Four Keys to Building Positive Coach Athlete Relationships

Recently I was watching a game on television and there was a controversial call made.  At half-time they cut to the commentators, one of whom opined, “I have always thought players win games, coaches lose games and referees ruin games.”

Ouch. Well OK then.

If you guessed he was a former player you guessed right.  I won’t address the referee issue here although c’mon they are important and deserve our respect.

As for coaches, I am of the opinion that they matter very much.

So, I was happy to see a recent study published by a Canadian Sport Psychologist, Penny Werthner, which gives credence to the importance of effective coaching.

The research  which presents the four keys to building positive coach athlete relationships.  She conducted following the Beijing Olympics, but published this summer prior to the 2012 HrLondon Olympic Games.

Here Are Werthner’s Four Keys To Building Positive Coach Athlete Relationships
Technical Knowledge.

This is crucial and essential to working with the elite athlete who relies on the coach for information and great teaching. There is evidence that the ability to teach is the most important factor in the success of a boss or a coach. Certainly at the highest level technical knowledge is essential to the teaching process.

 Care and Trust.

Effective coaches care about the athletes they coach. An Olympic athlete is  under tremendous pressure and needs to trust that her coach has her best interest in mind. I think this is true of any age and any level of athlete, but the more intense the pressure–whatever the source–the more crucial that the athlete believes in her coach’s compassion. Therefore it is crucial that a coach have the ability to communicate that care.

Werthner includes the ability to listen as a crucial skill for communicating care and compassion as a coach working with the elite athlete. This requires a coach provide time and patience. One example she cites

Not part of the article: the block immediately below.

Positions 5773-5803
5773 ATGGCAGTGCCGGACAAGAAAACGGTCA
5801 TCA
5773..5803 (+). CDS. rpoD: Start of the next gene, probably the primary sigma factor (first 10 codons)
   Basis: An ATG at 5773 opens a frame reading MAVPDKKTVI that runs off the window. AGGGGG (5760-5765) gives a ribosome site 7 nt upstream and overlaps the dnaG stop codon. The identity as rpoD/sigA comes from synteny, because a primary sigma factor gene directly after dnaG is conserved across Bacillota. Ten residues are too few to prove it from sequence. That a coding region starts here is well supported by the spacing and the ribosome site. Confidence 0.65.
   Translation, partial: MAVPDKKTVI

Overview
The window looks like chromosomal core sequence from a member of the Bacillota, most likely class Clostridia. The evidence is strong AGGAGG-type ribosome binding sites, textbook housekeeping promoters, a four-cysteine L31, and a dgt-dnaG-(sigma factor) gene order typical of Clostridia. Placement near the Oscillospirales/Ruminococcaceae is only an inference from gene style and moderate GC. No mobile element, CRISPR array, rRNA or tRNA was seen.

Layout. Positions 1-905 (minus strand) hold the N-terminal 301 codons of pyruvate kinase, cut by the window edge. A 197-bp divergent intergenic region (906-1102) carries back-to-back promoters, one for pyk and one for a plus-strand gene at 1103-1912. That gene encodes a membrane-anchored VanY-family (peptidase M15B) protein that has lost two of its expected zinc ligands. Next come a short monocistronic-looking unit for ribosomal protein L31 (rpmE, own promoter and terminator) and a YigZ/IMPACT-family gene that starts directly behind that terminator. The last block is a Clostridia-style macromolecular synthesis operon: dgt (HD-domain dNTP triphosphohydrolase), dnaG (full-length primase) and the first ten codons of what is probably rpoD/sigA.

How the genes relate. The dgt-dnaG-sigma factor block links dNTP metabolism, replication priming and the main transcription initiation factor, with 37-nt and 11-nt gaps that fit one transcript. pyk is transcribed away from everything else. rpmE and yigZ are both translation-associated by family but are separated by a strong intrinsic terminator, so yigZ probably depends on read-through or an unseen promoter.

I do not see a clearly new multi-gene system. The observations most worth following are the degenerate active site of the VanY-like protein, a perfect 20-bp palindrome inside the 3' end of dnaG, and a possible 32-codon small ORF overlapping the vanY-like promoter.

“As Émilie said of Yi Hua, “She gives me 100 per cent.” Each of these coaches has built trust with her athletes and the coaches they work with. They built that trust with patience, recognizing that it takes time, and with skilful communication.”

This bears out in the research on adult learning as well.  Listening is a sure sign of respect; a crucial factor when working with the high performer.

 Clear Communication.

Clarity in communication impacts both a coaches ability to teach and to demonstrate care and compassion. The examples that Wertner gave indicates that the communication is direct and honest. It is received well because the athlete trusts the coach and the coach delivers the message in order to get the most out of the athlete.

 “As Xiuli said, “I was straight with Clara. I told her the truth.And then she helped Clara make the technical changes by getting on the ice and showing her correct technique. Being able to clearly and concisely communicate what technical changes are necessary in a sport is a crucial skill in coaching. Being able to demonstrate the changes is an additional skill. These coaches are skilled in being honest and caring at the same time. As Melody said, “I want them each to succeed.”

She also indicates that communication is a dialogue. Again, listening plays a role, as does the ability to problem solve together and come to solutions. This takes confidence from a coach, but at the same time it builds confidence in an athlete when they are part of providing the solution.

An Individualized Approach. 

Treat each athlete fairly but not the same. Even coaches working with a team sport recognize that they need to differentiate their approach to each athlete in order to get the best out of them. Incidentally this is also a key to providing powerful adult education in the workplace.

The pressure on athletes at the highest level to perform can be immense. Coaches can have a powerful impact on these elite athletes. The four keys to building positive coach athlete relationships can go a long way. A competent and caring coach can be the difference between an athlete earning a medal and going home empty handed.





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